The art is lush in its painterly scope, although not color wise: muted colors reflect the horror of the world that's been created, adding to the creepy sense of this whole thing, adding a sense of gravitas that was, on occasion, missing in the writing.   Not to say that 'missing in the writing' was a bad thing; I liked how flippant this could get despite the desperate situations.   Not only that, a more serious art style - like the toned down color scheme - and the outrageous elements in the writing ended up matching up perfectly, one keeping the other in check. 

 

It felt neither too serious, nor too silly, but ended up a balance of both that simply appeals to me.   I'm looking forward to catching up on volume one, since I ended up getting both on sale along with the Undercity volume and simply ended up reading out of order...

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url 2017-03-21 15:14
The Soundtrack of a Novel

 

“All art constantly aspires towards the condition of music” 


Walter Pater’s said that. It’s a famous quote of his, more famous than he is. When I first heard it, I checked him out, to find he was a nineteenth-century art critic and literary theorist who was born in the East End of London.

 

Some think that this quote is bunkum, and that art doesn’t move towards being music, but the idea resonates with me. Why else would Leonard Cohen have moved his writing sideways from prose and poetry to lyrics (oh! the money, maybe…).  Music often enhances reading; I played Bob Marley all the time when I was consumed by A Brief History of Seven Killings 

 

When I write, I’m always aware that certain scenes make a sort of music in my head. My characters, right from before I had anything published, always listened to music, often (this is possibly why these stories weren't published!) for long, closely-described scenes.

 

Then I read the critically acclaimed Teddy Wayne, and heard about how he created a ‘soundtrack’ to his most recent novel Loneran unsettling story of obsessive desire. In his article, Wayne says…A great deal of pop songs are also about romantic obsession and loneliness (often in the same breath), and many ostensible love songs, when you examine the lyrics, are really avowals of stalker-like pursuit or thoughts of the object of desire; the British seem to have a particular fondness for this kind of ballad

 

Wayne chose ten tracks that informed his portrayal of his protagonist. I’m writing book four of the Shaman Mysteries, Flood Gate, and I'm doing the same thing. My chosen tracks each represent a character, and I’m finding wonderful inspiration from listening to these songs. Follow the links to hear the music.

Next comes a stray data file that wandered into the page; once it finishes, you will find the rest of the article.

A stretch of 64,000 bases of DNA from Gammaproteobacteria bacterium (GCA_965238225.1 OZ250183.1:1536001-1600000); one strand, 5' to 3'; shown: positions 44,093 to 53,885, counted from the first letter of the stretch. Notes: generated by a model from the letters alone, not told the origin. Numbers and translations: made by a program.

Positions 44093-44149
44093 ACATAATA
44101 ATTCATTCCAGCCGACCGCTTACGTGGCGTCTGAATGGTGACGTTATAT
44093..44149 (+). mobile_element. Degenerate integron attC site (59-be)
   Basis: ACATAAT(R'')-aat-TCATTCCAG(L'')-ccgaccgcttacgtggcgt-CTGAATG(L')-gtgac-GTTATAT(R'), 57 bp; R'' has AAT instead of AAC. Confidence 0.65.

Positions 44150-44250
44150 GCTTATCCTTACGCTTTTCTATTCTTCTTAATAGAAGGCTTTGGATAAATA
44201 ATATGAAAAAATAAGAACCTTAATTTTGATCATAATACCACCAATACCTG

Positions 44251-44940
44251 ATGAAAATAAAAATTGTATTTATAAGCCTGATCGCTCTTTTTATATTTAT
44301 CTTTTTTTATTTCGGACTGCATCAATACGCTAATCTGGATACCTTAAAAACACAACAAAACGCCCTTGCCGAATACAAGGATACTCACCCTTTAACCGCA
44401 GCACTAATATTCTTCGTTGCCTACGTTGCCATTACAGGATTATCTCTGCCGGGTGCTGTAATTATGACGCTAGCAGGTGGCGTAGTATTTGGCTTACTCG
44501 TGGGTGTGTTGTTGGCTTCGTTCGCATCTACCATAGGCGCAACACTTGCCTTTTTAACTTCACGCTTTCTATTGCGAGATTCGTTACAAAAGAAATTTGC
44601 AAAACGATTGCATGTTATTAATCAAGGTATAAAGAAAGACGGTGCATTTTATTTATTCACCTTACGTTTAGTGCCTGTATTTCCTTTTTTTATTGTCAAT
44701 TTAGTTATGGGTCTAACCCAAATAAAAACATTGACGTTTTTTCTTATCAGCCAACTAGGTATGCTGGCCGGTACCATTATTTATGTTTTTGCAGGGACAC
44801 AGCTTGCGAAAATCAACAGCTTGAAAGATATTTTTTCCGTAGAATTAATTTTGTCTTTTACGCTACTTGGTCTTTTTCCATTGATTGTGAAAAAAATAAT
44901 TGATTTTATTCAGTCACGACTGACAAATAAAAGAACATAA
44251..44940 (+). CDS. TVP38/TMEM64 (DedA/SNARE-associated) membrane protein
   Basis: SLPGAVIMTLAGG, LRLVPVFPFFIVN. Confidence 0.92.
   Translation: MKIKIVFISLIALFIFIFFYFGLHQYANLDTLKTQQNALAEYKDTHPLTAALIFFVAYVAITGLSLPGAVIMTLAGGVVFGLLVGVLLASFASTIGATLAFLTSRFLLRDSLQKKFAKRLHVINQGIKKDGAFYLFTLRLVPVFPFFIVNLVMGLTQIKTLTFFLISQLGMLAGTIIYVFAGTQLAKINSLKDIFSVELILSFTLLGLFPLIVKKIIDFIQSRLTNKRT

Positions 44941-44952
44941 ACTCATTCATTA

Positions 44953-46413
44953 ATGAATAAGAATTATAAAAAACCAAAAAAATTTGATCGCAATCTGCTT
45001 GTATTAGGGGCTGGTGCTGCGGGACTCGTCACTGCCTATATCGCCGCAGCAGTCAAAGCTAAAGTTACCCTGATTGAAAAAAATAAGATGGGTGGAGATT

In order of appearance:

 

Larry Waish is a small-time poultry farmer who recently lost all his hens in one of the many floods that plague the Somerset Levels. What he’s discovered, is that his neighbour is to blame for his loss, and he’s hopping mad. Larry really loves Country and Western and plays The Eagles Heartache Tonight  a lot, while he’s trying to cope with what happened between him and Jack Spicer at Harper’s Coombe 

 

Jack Spicer, who’s real name is John, farms 200 acres of Somerset land, as his family has for generations. He's recently lost his daughter, and is helping bring up her daughter, baby Olivia. He knows he's been driven to do wrong, and t’s tormenting him. He's a bit of a classical buff, and listening to the slightly sinister tones of Shostakovich’s first piano concerto helped me build his character. By the end of chapter one, Jack is dead.

 

Sabbie Dare is a young shamanic practitioner and therapist who knows it is her destiny to be of service to people on the very edge of life. The victims of evil…the perpetrators of it.  Sabbie’s mad about Pet Shop Boys and pagan music which can vary from folksy to rocking, and includes groups like IncubuSucubus, Dahm the Bard and The Dolmen 

 

Kelly King was 28 when she threw herself off the Clifton Suspension Bridge. She’d never really recovered from her life in The Willows, a local authority children’s home where Kelly, Sabbie and Debs Hitchings all lived when they were children. Kelly was depressed, directionless, and addicted to chocolate cookies. In her last days, she plugged into the music of her childhood, such as Pink’s There you go.